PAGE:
More than five-dozen dogs have a much cleaner home after being rescued from deplorable conditions.
The News on Six broke this story Monday night with exclusive video when police and animal control officers took over. The odor was so strong, the people going inside smeared menthol under their noses to handle it. It took 12 people in protective gear and a fleet of trucks.
Animal control officers hauled dogs out as fast as they could for more than an hour from a home at 5400 West Charles Page Boulevard.
25 of the 63 dogs are at the Tulsa SPCA. News on Six reporter Patrina Adger says the dogs are in much better conditions than they were Monday.
Tuesday they have clean cages and adequate food and water. And in a few days, they might even be ready to be placed in a new home. â€œThey're great dogs with kids. They're beautiful. They're protective dogs." And they all need a good home. As an animal cruelty investigator Sam Newton has seen many cases of animal neglect. "Some of them are pretty bad, but this is the worst I've run into." 18 adult dogs, and 7 puppies were brought to the SPCA after Tulsa Animal Control picked them up from a west Tulsa home.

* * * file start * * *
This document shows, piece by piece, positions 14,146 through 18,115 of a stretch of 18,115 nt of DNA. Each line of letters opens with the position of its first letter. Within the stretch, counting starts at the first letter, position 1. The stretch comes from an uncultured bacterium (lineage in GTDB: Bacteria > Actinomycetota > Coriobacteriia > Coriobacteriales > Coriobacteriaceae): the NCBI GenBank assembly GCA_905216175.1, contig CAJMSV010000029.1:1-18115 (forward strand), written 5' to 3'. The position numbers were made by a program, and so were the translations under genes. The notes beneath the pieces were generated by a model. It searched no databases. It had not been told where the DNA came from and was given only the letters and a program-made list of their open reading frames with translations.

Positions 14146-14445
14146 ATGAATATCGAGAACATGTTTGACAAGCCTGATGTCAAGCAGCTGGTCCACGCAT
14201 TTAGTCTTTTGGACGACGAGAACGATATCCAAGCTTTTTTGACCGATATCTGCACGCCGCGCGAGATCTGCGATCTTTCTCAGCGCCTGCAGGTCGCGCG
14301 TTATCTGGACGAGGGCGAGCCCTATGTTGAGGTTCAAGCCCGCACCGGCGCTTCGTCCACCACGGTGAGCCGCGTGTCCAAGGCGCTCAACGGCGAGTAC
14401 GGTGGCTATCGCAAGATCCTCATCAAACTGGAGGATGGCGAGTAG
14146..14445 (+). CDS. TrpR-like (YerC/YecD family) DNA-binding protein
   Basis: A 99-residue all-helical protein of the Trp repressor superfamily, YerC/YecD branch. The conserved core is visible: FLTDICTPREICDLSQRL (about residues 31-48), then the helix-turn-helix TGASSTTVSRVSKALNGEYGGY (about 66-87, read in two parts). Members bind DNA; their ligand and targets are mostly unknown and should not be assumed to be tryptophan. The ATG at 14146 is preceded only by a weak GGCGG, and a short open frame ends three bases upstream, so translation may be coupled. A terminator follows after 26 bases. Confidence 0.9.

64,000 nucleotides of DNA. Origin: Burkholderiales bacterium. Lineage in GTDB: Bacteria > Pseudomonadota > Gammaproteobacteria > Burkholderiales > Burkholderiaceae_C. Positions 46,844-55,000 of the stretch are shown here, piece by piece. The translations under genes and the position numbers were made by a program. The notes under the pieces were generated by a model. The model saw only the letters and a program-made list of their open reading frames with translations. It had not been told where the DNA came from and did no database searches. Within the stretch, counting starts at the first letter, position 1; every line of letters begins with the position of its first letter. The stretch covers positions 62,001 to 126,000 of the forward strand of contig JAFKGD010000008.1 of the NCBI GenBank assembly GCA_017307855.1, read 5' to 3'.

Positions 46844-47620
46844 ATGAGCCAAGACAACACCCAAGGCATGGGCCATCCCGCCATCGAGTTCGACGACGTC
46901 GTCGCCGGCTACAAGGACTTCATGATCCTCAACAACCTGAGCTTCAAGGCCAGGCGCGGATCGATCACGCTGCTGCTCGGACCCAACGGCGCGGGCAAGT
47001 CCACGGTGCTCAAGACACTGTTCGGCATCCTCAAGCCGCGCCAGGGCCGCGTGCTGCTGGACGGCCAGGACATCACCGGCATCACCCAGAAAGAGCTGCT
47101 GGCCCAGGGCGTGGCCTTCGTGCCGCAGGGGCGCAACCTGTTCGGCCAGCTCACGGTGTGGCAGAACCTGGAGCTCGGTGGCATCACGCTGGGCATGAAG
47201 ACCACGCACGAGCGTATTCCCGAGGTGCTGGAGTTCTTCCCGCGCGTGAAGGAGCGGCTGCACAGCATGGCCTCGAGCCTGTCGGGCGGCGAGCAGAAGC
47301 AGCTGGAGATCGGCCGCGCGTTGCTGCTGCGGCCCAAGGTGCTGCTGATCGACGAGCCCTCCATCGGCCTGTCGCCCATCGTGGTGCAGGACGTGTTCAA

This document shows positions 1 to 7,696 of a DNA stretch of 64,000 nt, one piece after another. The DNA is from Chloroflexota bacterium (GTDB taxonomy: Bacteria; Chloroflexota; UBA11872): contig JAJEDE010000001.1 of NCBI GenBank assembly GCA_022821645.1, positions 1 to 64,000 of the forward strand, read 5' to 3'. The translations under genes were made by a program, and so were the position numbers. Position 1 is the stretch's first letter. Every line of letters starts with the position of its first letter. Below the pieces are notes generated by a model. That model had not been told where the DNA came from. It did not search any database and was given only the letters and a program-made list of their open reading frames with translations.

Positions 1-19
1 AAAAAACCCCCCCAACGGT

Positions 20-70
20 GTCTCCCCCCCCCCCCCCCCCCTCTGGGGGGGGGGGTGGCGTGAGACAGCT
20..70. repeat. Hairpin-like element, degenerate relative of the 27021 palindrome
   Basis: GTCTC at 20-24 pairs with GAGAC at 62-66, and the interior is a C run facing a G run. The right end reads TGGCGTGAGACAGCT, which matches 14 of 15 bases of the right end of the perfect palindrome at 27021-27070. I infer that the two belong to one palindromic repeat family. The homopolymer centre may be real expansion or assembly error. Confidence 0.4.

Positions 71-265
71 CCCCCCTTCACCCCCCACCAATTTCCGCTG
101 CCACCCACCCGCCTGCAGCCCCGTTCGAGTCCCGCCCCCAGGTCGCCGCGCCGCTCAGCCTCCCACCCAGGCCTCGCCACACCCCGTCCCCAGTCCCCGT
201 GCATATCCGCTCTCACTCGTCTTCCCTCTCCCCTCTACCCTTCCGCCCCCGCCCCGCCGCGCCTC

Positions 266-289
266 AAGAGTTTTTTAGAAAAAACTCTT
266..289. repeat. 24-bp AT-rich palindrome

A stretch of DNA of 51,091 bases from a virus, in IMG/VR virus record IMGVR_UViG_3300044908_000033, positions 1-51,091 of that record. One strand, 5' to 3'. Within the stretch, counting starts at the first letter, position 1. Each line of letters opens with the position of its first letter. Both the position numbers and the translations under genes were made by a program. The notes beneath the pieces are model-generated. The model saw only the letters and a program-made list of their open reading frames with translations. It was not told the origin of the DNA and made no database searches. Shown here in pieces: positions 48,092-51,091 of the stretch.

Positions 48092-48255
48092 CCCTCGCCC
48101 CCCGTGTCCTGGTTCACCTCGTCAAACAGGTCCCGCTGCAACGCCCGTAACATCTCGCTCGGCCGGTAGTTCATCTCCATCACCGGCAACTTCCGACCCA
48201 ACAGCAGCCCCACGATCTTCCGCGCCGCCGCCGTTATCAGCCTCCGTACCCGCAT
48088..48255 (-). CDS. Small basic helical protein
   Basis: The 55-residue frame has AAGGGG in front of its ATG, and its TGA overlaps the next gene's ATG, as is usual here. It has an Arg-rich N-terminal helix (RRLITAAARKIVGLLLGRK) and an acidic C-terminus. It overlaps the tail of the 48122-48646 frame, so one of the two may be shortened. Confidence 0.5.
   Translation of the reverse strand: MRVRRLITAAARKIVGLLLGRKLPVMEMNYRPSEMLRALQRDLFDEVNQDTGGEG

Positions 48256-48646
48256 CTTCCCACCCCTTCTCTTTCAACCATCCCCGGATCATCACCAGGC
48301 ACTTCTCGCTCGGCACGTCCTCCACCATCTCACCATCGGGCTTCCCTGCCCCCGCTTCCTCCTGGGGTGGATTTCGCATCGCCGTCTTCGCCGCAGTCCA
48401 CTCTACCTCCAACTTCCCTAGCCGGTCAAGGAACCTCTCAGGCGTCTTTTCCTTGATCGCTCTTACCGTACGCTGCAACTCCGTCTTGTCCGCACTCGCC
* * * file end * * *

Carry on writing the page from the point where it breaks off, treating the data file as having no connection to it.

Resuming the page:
The man who had the dogs was Marvin Dampf. And Sam Newton says he's been investigating this case since last spring. " I was out there couldn't' find any. He moved them up from northwest of Sperry the people he was rented from were getting them to move them. By the time I got there he had moved them someplace else."
Dampf kept the dogs inside the house, living in deplorable conditions. The dogs were found walking around in their own waste. Neighbors say the smell was unbearable. "When you walked out into the parking lot the odor would just about make you sick, that's how strong it was."
Newton says out the 25 dogs brought here the puppies are in the worst condition. They're skinny and dehydrated but are adoptable. He says they'll have to be vaccinated, and spade or neutered before that happens. The dogs were well fed but didn't get much to drink. Volunteers are feeding the pups milk to help them build their strength in hopes they'll be strong enough for their new home.
"I think we'll get them adopted out rather quickly as soon as they're available to go."